Listen: Billy Pilgrim has become unstuck in time.

I feel like I've been living in Slaughterhouse Five for at least the last week, if not longer. Haven't slept in the same bed more than two nights in a row for the past three weeks. Haven't slept vaguely the same hours, either. I've been eating and sleeping enough, but not regularly; with a lot of work to catch up on and no reason to knock myself back into a normal Boston-hour schedule after returning from Taiwan, I seem to have stepped into a quasi-bohemian mindset that features 3AM chocolate cake munchings, 6am tromps across the city, midnight bookstore-browsing trips, and a growing sense of walking around the world pushing the "view source" button that peels back the technological, psychological, and social constructs I'd normally take for granted.

I haven't figured out how to deal with this "Blaaah! World looks different!" feeling yet, so my mind is consequently quite a mess as it tries as many different ways of handling the new input as possible. Last time a paradigm shift of this magnitude happened, its effects were kept relatively in check by the fact that I was still a student and had classes to go to and homework to turn in. Last paradigm shift was of the "wait, I don't have to stay in engineering?" variety - it was the realization that loving education was okay, and that I could work in any field I wanted to. This shift is more like realizing that I don't have to work in any particular field at all - or rather, that what constitutes the possibilities for "work" and "field" are much, much broader than I'd previously imagined.

The previous two paragraphs probably sounded quite strange. Coherence is something I think I'll be struggling with a lot in the next 9 years - I'm taking the "your twenties are a time of personal growth!" adage very seriously, so any blog of mine is going to sound like a "download: mel.unstable.tzg" release for a while. Translation for the non-coders reading this blog, courtesy Wikipedia (with mild rewordings):

...the term unstable does not necessarily mean that there are
problems - rather, that enhancements or changes have been made to the
Mel that have not undergone rigorous testing and that more changes
are expected to be imminent. Friends and family of Mel are advised to use
the stable version of the Mel-interface if this weirds them out (consult man mel or just say "Man, Mel, I don't understand why you're doing X...") but are requested to test the unstable version if the new functionality is of interest that exceeds the risk that something might simply be confusing and chaotic for a while (for both Mel and you).

I've been experimenting with a (self-invented, as far as I know) TMLMT rubric for two weeks, and it seems to be working pretty well. Basically, every day I try to Teach something, Make something, Learn something, Move (physically - do something that's good for my body) and Think (take some time out to feed the meditative, spiritual, and otherwise contemplative part of me). I formerly tried Ben Franklin's 13 virtues, but found that list to be too long to remember - plus I had to rate how well I did something - whereas this is a handy "one-thing-for-each-finger" check-off. Hypothetically, I could get five colored rubber-bands or bracelets and slip them from one wrist to the other throughout the day if I really wanted to outsource my brain to external memory, but I've yet to find bracelets I actually enjoy wearing.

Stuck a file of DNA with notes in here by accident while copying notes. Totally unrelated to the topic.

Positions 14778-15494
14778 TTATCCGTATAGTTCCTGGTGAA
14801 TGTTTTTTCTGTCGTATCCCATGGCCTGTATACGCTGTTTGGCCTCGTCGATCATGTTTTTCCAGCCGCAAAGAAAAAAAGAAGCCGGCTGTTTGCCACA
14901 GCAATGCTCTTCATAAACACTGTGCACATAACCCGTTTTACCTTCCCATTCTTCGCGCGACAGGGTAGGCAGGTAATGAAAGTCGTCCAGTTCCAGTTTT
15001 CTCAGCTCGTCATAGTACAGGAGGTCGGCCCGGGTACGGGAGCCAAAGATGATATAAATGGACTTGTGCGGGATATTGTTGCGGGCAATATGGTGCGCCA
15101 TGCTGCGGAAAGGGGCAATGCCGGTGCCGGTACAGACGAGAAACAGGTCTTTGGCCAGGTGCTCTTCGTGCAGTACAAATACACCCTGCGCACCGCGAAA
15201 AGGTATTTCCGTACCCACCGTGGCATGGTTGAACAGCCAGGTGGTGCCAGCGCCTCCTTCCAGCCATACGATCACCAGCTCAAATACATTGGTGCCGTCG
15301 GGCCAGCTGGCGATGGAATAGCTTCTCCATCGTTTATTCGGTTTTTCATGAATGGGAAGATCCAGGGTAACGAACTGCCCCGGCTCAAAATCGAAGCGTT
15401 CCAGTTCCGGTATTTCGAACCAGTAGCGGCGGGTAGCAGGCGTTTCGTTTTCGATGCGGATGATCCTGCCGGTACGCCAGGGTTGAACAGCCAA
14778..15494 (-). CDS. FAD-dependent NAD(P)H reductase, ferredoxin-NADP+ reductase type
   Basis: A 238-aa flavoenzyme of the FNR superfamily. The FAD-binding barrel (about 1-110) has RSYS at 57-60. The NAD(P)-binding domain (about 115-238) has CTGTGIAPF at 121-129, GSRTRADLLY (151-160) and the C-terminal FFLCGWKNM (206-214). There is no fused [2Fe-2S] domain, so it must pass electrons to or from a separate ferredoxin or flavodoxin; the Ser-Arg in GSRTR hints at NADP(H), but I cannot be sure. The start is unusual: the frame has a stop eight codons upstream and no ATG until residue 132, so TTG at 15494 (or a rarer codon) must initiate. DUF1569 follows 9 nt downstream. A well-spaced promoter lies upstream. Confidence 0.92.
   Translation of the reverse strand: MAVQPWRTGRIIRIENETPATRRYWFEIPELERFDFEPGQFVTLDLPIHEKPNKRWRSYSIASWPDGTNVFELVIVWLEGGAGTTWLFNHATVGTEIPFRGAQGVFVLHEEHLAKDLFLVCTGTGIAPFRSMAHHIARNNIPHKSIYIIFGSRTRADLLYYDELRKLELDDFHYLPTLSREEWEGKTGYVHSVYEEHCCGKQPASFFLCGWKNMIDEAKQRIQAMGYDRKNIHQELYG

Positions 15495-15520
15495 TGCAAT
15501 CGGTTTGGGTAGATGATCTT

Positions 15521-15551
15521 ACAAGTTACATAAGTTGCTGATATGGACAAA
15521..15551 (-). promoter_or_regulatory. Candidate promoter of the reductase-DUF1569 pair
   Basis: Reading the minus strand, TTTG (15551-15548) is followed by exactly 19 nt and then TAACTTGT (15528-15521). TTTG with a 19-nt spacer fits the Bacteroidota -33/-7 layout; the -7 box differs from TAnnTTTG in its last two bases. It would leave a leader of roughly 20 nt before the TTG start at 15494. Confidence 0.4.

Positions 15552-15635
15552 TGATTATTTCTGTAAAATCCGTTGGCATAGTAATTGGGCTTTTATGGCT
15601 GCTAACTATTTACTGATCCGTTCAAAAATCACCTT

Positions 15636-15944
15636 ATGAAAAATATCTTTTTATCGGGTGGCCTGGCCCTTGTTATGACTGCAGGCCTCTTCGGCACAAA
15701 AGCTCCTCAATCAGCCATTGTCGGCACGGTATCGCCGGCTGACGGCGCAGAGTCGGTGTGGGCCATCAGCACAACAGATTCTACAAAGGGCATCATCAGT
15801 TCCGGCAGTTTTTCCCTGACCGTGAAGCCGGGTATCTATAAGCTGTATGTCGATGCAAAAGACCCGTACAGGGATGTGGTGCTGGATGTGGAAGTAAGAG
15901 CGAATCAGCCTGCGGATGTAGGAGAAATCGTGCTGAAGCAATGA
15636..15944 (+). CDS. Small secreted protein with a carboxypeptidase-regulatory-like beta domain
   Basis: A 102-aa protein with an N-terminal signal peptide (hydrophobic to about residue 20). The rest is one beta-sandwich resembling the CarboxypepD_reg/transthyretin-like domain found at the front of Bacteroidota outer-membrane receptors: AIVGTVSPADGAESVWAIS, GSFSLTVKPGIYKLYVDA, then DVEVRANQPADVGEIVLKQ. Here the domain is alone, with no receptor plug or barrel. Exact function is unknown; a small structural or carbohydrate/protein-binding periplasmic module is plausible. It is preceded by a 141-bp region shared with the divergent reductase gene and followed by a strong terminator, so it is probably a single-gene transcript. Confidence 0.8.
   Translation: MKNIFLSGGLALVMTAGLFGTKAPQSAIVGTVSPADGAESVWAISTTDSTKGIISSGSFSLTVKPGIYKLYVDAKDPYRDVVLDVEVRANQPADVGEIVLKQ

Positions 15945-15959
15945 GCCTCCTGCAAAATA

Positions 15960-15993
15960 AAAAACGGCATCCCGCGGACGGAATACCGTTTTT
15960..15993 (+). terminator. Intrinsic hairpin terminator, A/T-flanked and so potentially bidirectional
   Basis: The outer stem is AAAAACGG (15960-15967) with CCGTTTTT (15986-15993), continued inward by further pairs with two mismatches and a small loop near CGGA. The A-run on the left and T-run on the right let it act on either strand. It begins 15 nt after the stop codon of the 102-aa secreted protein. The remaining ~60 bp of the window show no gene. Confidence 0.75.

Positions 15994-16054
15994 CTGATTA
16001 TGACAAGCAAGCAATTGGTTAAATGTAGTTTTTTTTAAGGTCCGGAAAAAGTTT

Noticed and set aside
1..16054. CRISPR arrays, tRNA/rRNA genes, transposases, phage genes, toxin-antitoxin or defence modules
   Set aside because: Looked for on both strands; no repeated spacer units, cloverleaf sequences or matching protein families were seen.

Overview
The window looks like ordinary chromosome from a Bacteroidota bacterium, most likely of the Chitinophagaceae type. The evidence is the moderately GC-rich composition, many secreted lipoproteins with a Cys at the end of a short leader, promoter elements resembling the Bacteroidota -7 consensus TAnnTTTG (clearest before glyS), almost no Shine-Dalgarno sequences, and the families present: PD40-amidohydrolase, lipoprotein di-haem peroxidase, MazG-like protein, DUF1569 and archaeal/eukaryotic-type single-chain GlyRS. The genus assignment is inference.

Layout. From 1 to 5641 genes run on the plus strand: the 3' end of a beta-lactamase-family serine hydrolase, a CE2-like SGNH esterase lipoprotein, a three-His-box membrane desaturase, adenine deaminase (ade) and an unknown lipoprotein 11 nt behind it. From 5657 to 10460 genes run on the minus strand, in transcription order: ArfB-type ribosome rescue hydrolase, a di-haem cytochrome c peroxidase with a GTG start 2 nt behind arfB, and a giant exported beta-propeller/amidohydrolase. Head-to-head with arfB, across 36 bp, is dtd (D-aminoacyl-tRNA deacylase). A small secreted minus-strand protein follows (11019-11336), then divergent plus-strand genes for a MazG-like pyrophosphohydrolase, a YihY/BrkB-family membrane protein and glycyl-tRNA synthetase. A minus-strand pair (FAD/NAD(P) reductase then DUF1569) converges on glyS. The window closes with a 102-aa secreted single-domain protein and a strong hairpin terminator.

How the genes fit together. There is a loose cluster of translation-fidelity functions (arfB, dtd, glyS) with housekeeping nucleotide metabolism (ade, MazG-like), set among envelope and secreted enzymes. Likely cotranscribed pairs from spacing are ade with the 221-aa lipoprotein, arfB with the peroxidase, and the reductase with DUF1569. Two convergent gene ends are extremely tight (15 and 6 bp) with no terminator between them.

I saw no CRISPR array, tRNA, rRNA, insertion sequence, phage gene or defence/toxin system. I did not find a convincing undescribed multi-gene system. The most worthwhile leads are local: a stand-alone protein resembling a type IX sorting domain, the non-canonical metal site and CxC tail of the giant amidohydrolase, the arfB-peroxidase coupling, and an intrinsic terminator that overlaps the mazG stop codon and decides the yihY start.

Particularly important right now is the "think" bit. Homeostasis tends to pull me into constant whirlwind sleepless action, and sometimes I need some time to step back and sort things out (which, for me, usually means "writing things down.") Being busy tends to make me less transparent, but that's exactly the time when I need to be told to stop, go outside, breathe, talk to someone, start making sense again.

I think blogging will become especially important to me in the next few years. In the absence of a fixed physical location, semistable job, and coherent external input in general, the best I can do is to try to produce some coherent, constant stream of output in an attempt to make sense of it all and to make it all make sense to those who are watching. If you're confused and you broadcast it loud and clear, at least others can see, make suggestions, and keep you from stampeding off cliffs. (In other words, given enough eyeballs, all bugs are shallow.)

I can start by going through my Wikipedia notes and writing about what the hell happened to me in Taiwan. (Short answer: lots. mindblowingly lots.) I'm also tinkering with dokuwiki as my eventual all-in-one blog/projects/notes solution, though I won't move cleanly on until the start of September or so. (Really nice codebase & devel community, though. Mmm. I was really tempted to use Semantic Mediawiki, but decided somewhat regretfully that it was overkill and that flat textfiles were my friend. This parenthetical aside is devolving into a technology drool-fest, so I shall end it.)

Sorry about that. My mind tends to wander. But if there's an overarching theme to this post at all, it's that my mind likes to wander, that it's at its strength when spinning off on wild, random, exploratory tangents - and that I'm going to be trying every way I can think of to feed that talent while harnessing its powers for Awesome and still remaining able to interact comprehensibly with the world at large.